The following account is extracted from the 1912 memorial book Sinking of the Titanic, by Jay Henry Mowbray. The information would have come from newspaper articles published immediately after the disaster, however, the exact articles have not been pinpointed:
"It was close to midnight, and I was on the bridge with the second officer, who was in command. Suddenly, he shouted 'Port your helm!' I did so, but it was too late. We struck the submerged portion of the berg." (page 46)
"There is no way of telling the approach of a berg, and, besides, I do not intend to go into that now. We struck, and we paid dearly for it, and that is all there is to that now. We were running between twenty-two and twenty-three knots an hour. It seemed incredible that much damage had been done at first, we struck so lightly. There was a little jar. Almost immediately, though, Captain Smith rushed to the bridge and took charge. Afterward I saw Murdoch, standing on the first deck. I saw him raise his arm and shoot himself. He dropped where he stood.
As far as Mr. Bruce Ismay goes, he was in the second boat that left the Titanic. The first boat swamped. I am sure of that, and Mr. Ismay was bundled into the second boat, regardless of his protests, to take charge of it in place of First Officer Murdoch, who had shot himself.
When the Titanic started to sink Captain Smith was on the bridge. I saw him. The first lurch brought the bridge almost under water, and the captain was washed off. He clambered back, and must have been there another ten minutes. When the bridge sank slowly down and he was washed off for the second time, a boat tried to make back to him, but he waved for it to keep back. The last anybody saw of him he was fighting his way back to the Titanic. He drowned fighting to reach her.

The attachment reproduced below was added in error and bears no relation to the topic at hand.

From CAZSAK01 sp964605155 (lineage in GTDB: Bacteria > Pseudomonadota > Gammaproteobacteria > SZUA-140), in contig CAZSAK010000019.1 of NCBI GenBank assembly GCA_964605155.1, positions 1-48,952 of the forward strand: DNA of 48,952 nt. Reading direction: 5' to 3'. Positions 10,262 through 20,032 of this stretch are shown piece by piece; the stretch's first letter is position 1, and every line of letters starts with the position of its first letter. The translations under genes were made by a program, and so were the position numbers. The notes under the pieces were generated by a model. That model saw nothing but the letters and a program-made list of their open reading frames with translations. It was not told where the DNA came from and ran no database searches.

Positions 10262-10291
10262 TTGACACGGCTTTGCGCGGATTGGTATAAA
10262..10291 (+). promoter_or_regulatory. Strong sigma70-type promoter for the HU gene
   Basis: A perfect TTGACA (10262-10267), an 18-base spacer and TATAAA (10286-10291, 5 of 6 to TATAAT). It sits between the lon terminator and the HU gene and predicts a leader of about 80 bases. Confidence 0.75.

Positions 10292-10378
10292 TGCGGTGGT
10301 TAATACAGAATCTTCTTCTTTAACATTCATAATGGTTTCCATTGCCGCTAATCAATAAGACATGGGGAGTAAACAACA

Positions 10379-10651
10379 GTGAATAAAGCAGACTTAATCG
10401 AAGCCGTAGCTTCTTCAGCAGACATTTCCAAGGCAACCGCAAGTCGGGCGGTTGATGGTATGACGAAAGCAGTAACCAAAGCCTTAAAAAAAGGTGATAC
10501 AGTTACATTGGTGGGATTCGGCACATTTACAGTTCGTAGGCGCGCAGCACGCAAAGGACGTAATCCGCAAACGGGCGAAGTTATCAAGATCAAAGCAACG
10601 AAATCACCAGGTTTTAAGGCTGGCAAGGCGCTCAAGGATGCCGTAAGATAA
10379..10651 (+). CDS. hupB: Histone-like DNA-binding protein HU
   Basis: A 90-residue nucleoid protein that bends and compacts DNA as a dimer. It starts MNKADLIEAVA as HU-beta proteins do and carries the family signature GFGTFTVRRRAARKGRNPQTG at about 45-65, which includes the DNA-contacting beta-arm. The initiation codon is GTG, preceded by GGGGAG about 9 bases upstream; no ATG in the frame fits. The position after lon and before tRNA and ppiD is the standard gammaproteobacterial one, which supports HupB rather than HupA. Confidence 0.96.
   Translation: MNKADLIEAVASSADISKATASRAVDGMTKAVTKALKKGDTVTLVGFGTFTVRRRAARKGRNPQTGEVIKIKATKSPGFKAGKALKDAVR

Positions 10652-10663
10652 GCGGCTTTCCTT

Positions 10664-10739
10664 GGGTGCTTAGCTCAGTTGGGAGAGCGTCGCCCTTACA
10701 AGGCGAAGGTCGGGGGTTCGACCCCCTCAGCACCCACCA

J. Bruce Ismay never showed himself once during the whole voyage and on the Carpathia.
We never saw him from the time the vessel took up the survivors until we reached the
dock. Personally I do not think that Captain Smith was responsible for the high rate
of speed at which the Titanic was traveling when the ship foundered. I kept a record
during the voyage. From noon of Saturday to noon of Sunday the Titanic traveled 546
knots. I believe they were trying to break records. When the crash came the
boat was traveling at top speed." (page 87)
The following account is extracted from the 1912 memorial book The Sinking of the Titanic and Great Sea Disasters, by Logan Marshall. The information would have come from newspaper articles published immediately after the disaster, however, the exact articles have not been pinpointed:
As Moody's eye lost sight of the skipper in this confusion of waters it again shifted to the bridge, and just in time to see Murdock take his life. The man's face was turned toward him, Moody said, and he could not mistake it. There were so many gleaming lights on the ship, flickering out like little groups of vanishing stars, and with the clear starshine on the waters there was nothing to cloud or break the quartermaster's vision.
""I saw Murdock die by his own hand," said Moody, "saw the flash from his gun, heard the crack that followed the flash and then saw him plunge over on his face."